Just how distant are the "cousins" is shown up when specific cases are discussed. The chosen topics are, on the science side, the (almost inevitable) particle/wave duality of light and, representing theology, the divine/human duality of Christ. Polkinghorne discerns five stages in the development of quantum theory which are paralleled in the development of Chalcedonian Christology. How significant these parallels really are is open to question, but even if they are acknowledged, there remains an unbridgeable gap between the two cases. Particle/wave duality is an empirical observation which demands a theoretical explanation. Christ's human/divine duality is a theoretical requirement demanded by a particular understanding of Christ's role as the Saviour. There is no real comparison between the two dualities.

The hidden factor here is the place of revelation in the theological enterprise. In many ways the whole debate over science and religion is an aspect of an older battle between natural and revealed theology. As their names imply, natural science and natural theology have a shared starting-point in the observation of nature, rather than in revealed or a priori truths. It follows that in many ways they have more in common with each other than either has with revelation.

This problem is barely mentioned in the book under review, but it emerges starkly in a report of the Doctrine Commission of the Church of England, "We Believe in God" (1987). This document also compares the methods of science and theology, and demonstrates the ultimate gulf between them. In places the report speaks positively of the similarities between science and theology, declaring that, "What theologians offer are much more like scientific 'models' than literal descriptions." And later on: "Like the hypotheses used by scientists . . . the models used in the Bible to describe God are valid up to a certain point of experience and understanding, but (in theory, at least) they are corrigible . . ." Those parentheses give the game away. The truth of the matter is set out in the report's first chapter which admits: "We are concerned . . . with an ultimate Reality which we believe to exist, and to which we claim to have privileged access through the Scriptures and tradition preserved for us by the Church."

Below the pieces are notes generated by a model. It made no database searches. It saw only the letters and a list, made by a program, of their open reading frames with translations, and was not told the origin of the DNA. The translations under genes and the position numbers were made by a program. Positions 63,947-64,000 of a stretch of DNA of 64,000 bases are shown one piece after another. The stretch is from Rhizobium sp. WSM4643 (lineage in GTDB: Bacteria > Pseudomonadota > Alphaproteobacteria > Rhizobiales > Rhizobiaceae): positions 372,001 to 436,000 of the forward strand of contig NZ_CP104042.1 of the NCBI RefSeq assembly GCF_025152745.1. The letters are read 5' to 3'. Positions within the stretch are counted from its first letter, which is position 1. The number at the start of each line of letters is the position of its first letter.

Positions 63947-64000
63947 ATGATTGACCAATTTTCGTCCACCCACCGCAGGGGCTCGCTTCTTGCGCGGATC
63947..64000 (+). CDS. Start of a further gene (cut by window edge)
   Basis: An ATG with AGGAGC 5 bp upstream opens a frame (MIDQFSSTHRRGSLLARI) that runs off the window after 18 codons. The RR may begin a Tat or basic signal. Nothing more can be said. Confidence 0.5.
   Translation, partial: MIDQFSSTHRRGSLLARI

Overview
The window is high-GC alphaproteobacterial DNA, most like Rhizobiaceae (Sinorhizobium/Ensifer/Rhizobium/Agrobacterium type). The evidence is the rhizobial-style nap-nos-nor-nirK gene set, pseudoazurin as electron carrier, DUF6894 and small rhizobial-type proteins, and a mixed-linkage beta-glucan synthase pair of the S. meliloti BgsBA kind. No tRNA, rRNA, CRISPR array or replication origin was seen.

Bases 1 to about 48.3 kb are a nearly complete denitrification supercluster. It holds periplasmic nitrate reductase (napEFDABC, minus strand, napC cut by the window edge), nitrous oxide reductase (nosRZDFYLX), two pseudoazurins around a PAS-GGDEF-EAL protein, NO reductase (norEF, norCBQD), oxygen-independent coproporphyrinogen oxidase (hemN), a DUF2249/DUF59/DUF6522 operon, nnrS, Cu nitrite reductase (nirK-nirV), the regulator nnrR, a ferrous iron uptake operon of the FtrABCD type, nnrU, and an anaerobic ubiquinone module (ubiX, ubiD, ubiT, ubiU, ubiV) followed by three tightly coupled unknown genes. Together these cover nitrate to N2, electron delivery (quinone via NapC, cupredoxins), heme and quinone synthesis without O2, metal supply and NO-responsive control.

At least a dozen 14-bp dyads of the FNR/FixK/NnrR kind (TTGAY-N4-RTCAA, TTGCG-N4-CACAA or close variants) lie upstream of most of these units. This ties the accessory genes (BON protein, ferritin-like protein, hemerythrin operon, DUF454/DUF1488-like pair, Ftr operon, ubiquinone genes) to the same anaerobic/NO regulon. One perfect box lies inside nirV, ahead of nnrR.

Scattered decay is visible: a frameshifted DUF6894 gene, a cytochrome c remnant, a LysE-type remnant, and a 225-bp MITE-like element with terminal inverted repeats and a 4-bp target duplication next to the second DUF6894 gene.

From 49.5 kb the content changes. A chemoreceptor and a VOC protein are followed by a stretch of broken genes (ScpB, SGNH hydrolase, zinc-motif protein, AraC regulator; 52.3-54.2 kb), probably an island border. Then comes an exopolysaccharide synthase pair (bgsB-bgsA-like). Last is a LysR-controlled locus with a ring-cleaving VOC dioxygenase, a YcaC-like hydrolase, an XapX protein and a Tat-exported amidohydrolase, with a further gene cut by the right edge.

It may appear unfair to quote against an author a document in whose writing he played no part. The question is too important to ignore, however, and the report does make clear how theology is actually practised within the church of which Polkinghorne is an ordained minister. More than this, Polkinghorne himself makes it clear that when physicists such as Stephen Hawking and Paul Davies speak of "the mind of God", this is a concept which by itself falls a long way short of "the God and Father of Our Lord Jesus Christ". He also quite deliberately distances himself even from other scientist-theologians (he names Ian Barbour and Arthur Peacocke) where he feels that they are inclined in various subtle ways to subordinate theology to science. He, by contrast, "while wishing to ensure that theological understanding is consistent with what science tells us about the structure and history of the physical world, will insist that theology is as entitled as science to retain those categories which its experience has demanded that it shall use, however counterintuitive they may be".